In the past two years, despite the introduction of eight new sections on the Delhi Metro, the average daily ridership has dropped by over 3 lakh. And you can blame that on spiralling fares.
Data obtained by The Indian Express through a Right to Information (RTI) application reveal that the five operational corridors of the Delhi Metro in 2017 - namely Blue, Yellow, Green, Red and Violet, with a total network length of around 213 km - were carrying 26.50 lakh passengers daily in May that year, when fares were first hiked after eight years. In comparison, the first two months of 2019 registered a daily average ridership of a little over 23 lakh on these lines.
Let's not forget the second round of fare hike in October 2017 courtesy which the Delhi Metro Rail Corporation (DMRC) had reportedly received 4.2 lakh fewer passengers in 2018 as compared to the previous year.
The study by the Centre of Science and Environment (CSE) had further found that it had received nearly 32% less than the number of daily passengers it had hoped to serve - it had estimated that around 40 lakh commuters will use its network daily after the completion of Phase III. Things have only gotten worse in the ensuing months.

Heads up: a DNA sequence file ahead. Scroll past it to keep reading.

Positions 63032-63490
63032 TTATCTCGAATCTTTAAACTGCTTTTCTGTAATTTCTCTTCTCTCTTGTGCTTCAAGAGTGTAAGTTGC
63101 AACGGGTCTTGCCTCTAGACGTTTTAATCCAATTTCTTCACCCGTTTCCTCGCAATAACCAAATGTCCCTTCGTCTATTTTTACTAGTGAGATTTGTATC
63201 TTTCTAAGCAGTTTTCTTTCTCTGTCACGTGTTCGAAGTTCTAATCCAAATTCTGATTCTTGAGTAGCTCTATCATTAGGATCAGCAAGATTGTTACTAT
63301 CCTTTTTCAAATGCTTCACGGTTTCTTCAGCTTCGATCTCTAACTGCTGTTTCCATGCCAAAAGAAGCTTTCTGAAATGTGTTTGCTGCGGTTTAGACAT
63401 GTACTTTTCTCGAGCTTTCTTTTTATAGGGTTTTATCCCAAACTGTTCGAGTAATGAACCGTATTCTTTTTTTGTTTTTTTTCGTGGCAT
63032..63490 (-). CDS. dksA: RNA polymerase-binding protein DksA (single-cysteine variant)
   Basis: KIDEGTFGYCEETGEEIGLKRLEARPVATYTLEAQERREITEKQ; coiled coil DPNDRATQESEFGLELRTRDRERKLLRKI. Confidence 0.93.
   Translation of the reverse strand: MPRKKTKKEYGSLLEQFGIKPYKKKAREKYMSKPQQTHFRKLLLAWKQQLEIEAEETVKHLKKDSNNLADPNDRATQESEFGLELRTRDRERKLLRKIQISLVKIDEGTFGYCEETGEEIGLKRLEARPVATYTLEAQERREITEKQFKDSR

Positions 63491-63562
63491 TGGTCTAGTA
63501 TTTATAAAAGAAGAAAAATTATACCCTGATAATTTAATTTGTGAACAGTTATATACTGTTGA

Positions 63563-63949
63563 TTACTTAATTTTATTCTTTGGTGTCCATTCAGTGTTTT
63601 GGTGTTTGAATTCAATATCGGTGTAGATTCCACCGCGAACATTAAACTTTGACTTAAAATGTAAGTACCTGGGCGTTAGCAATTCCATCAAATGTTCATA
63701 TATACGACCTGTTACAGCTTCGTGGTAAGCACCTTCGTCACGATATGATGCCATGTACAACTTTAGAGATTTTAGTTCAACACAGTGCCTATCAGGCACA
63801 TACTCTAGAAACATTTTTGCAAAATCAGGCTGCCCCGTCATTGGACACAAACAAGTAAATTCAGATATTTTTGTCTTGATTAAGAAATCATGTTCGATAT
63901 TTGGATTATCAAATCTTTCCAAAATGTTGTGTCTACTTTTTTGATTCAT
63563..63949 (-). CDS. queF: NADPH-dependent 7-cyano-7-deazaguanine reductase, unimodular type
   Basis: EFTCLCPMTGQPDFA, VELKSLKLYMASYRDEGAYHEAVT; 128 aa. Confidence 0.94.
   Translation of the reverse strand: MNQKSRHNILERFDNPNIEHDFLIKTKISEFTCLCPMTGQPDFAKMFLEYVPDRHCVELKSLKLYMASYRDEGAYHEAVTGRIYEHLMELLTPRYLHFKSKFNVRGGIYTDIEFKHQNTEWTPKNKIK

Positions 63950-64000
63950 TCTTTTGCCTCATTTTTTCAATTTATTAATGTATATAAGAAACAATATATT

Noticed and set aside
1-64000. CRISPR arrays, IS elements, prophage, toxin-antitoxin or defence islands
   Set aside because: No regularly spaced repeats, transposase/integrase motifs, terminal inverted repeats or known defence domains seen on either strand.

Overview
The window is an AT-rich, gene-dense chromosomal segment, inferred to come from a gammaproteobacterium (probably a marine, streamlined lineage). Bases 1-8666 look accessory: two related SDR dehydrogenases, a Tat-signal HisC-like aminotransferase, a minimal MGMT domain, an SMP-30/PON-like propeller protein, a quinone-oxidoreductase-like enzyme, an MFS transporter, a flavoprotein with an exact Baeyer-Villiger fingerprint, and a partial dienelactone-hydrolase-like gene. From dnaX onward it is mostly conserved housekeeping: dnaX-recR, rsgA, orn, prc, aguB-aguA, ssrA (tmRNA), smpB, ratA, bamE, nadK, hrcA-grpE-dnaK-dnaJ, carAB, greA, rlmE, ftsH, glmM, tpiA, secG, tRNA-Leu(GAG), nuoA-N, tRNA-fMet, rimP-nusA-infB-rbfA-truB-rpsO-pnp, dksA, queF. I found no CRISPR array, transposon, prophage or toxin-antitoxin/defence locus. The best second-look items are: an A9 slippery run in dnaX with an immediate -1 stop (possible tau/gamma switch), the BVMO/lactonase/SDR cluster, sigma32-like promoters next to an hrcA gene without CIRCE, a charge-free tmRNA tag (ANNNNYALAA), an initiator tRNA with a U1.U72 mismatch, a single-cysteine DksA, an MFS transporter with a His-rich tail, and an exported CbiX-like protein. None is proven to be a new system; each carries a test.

As per the RTI reply, while the shortfall in passengers is compensated by ridership in corridors launched after the fare hike, it continues to falls short of the DMRC's actual ridership projections.
In the current year, if you include the new 38-km Magenta Line and the 58-km long Pink Line, the total daily average ridership stands at a little over 26 lakh. In January and February this year, the Pink and Magenta lines were respectively taken by 3.36 lakh and 3.66 lakh people daily.
The DMRC records further reveal that since May 2017, the month-wise daily average ridership on the five original lines touched 26 lakh only three times - in July, August and September 2017. The figure did not touch 24 lakh even once post October 2017. The daily average ridership on these lines in 2018-19 was 22.85 lakh, down from 25.38 lakh in 2017-18.
The current fare structure of the Metro is reportedly Rs 10 up to 2 km; Rs 20 for 2-5 km; Rs 30 for 5-12 km; Rs 40 for 12-21 km, Rs 50 for 21-32 km; and Rs 60 for journeys beyond 32 km. According to CSE, among nine metropolitan cities across the world with operational metro systems, where the cost for a 10-km trip is less than half-a-US dollar, the Delhi Metro is the second most costly system.
With PTI inputs